?All mimsy were the borogoves,
And the mome raths outgrabe?
The Mimsy before this one was apparently sent to Lewis Carroll, who shared it with his young friend Alice, who had an adventure in Wonderland. This last Mimsy, a stuffed rabbit doll from the future, is discovered in a box of toys, floating in the waters of a deserted beach, by Noah Wilder, a ten year old boy played by Chris ONeil, and his six year old sister Emma, played by Rhiannon Leigh Wryn.
Like Alice before them, their lives are transformed into a fascinating and sometimes dangerous wonderland. So goes the short story, ?Mimsy were the borogoves? by Kuttner and Moore, on which this movie, ?The Last Mimsy? is based.
Robert Shaye, the director, who has much more prior film experience as a producer of slasher and fantasy films, in this movie, emulates director Steven Spielberg, with a children's Science Fiction, Fantasy adventure. The premise is interesting; children discover a box of toys from the future. The uses of the toys, as well as their reason for being here, are a mystery.
Noah and Emma are taking their spring break, with their parents, at a lovely isolated Seattle beach cottage. Their overworked father, David, played by Timothy Hutton, and his wife, Jo, played by TV veteran, Joely Richardson, are unaware of their children's discovery. They consider their children average, and therefore are concerned and alarmed as they see unexpected changes in their behavior.
The toys the children discover are intriguing, pretty but mysterious, until Emma discovers in a hidden compartment, Mimsy, a telepathic teaching machine, in the guise of a cute stuffed Rabbit. Appropriate enough with the Easter holiday approaching. Mimsy has no motion ability, but is carried around as Emma?s favorite dolly. We can tell Mimsy is communicating, the sound designers of the film, give the toy a pleasing electronic purring noise, that only Emma can hear.
This aspect of the film works very well. The children can see the magic in the toys, whereas the adults can?t. This is best exemplified in one scene where Noah hands his mother a glowing opal like rectangular crystal. In her hands it appears as a rusty paperweight.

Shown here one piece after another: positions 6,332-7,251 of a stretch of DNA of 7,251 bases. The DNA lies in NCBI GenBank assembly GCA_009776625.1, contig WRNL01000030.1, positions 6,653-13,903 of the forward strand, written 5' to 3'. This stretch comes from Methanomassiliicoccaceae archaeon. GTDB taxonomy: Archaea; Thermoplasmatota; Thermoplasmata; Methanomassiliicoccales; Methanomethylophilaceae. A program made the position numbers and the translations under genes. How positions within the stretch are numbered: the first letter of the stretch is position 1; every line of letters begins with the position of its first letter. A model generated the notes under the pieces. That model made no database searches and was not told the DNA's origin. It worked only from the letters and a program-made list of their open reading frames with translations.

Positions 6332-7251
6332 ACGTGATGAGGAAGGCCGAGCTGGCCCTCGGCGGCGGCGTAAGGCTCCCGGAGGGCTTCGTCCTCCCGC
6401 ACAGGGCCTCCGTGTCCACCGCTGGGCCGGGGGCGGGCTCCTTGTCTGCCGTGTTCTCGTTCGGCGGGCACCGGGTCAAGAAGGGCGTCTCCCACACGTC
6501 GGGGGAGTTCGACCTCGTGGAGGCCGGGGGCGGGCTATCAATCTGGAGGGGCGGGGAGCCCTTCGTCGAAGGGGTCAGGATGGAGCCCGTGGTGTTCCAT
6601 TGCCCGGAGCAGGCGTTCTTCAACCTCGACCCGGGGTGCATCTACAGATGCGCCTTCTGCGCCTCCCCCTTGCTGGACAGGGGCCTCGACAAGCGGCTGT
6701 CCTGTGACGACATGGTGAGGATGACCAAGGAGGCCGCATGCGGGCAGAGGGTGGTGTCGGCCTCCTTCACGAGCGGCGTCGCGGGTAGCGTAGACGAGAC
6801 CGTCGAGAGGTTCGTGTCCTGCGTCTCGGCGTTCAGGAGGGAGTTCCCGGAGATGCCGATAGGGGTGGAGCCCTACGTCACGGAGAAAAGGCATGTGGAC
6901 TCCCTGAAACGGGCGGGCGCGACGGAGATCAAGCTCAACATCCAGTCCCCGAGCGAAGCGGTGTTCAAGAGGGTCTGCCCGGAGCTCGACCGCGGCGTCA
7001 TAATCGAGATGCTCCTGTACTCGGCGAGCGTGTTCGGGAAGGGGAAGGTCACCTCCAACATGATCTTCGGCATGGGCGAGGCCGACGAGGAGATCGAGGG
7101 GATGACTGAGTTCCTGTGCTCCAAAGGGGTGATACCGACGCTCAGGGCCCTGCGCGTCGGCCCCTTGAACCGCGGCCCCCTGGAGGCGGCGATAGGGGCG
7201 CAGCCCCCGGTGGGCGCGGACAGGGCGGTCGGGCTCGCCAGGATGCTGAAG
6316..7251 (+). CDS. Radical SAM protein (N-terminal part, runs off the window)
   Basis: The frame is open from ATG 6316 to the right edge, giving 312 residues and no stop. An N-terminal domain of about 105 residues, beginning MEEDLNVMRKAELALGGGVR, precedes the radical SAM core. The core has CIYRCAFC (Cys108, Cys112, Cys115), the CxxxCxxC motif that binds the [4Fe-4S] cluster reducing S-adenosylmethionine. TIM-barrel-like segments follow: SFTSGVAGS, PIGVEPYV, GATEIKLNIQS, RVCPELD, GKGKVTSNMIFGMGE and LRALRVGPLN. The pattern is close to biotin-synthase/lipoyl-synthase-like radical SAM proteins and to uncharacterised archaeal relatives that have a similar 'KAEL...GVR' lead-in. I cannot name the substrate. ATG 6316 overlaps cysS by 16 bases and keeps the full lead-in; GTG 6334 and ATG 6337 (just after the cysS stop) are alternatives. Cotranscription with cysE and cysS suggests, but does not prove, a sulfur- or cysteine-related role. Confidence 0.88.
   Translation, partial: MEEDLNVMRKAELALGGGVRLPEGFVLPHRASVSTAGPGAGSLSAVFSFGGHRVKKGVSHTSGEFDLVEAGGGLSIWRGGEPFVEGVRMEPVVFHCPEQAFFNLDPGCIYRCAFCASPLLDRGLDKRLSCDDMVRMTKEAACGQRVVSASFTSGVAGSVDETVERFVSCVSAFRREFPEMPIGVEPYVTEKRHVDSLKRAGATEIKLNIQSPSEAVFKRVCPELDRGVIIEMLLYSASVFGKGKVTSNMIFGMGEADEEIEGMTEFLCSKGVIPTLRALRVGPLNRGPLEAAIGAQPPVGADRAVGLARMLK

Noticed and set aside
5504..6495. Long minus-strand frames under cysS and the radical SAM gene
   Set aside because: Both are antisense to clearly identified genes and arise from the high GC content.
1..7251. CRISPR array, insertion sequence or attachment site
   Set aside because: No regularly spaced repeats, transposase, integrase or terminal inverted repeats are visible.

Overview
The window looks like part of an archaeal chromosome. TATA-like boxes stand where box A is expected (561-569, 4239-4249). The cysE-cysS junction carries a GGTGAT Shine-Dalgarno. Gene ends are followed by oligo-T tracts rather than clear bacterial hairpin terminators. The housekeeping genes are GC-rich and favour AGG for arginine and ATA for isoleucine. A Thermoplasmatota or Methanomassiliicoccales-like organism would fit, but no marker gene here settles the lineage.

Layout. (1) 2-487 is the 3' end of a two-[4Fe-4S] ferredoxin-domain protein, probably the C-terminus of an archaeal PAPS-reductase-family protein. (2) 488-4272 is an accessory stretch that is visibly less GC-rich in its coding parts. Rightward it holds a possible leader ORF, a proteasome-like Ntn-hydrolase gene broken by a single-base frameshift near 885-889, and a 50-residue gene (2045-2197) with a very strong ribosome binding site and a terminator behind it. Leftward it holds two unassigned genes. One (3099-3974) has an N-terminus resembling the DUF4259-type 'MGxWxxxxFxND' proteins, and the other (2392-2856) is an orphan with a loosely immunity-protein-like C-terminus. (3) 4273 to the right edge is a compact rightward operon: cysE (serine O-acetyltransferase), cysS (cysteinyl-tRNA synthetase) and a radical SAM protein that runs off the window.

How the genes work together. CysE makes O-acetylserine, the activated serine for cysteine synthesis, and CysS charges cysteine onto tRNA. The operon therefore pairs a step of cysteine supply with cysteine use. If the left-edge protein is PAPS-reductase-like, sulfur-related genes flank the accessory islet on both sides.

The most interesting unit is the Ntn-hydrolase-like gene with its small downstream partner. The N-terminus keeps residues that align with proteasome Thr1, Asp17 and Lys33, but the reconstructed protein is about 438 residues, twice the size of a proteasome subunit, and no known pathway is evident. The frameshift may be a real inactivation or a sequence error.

Two additional characters are added to the plot, Noah?s Science Teacher, played by Rainn Wilson, and his kooky, New age girlfriend, played by Kathryn Hahn. They notice the effects the toys have on the children.
The toys, have the ability to expand the mind and intellect of the children. At school, Noah comes up with a Nobel Prize winning Science Fair project, and both children playing with a generator toy, manage to black out the Seattle area power grid. This alerts Homeland Security, and in a scene that might have been lifted from the Spielberg handbook of quick panic shooting, has the CIA crashing the home of the unsuspecting family, and herding them off to a secret Intelligence headquarters. Notable is actor, Michael Clark Duncan as the perplexed but down to business, head of Homeland Security.
One of the major pleasant surprises of the movie, comes with the cleverest example of product placement that I have ever seen. On the other hand, the movies Prologue nearly robs the film of all it?s potential drama, suspense and magic. This I found to be a major flaw.
It?s a very acceptable family film, although the very young will squirm restlessly through the talkative exposition. The effects are just average CGI, it is to the directors credit that Mimsy remains throughout, a inanimate cute stuffed rabbit. The Ending is bright and optimistic, and dispels the sometimes threatening imagery depicted in scenes of the future. I give this movie *** out of five stars.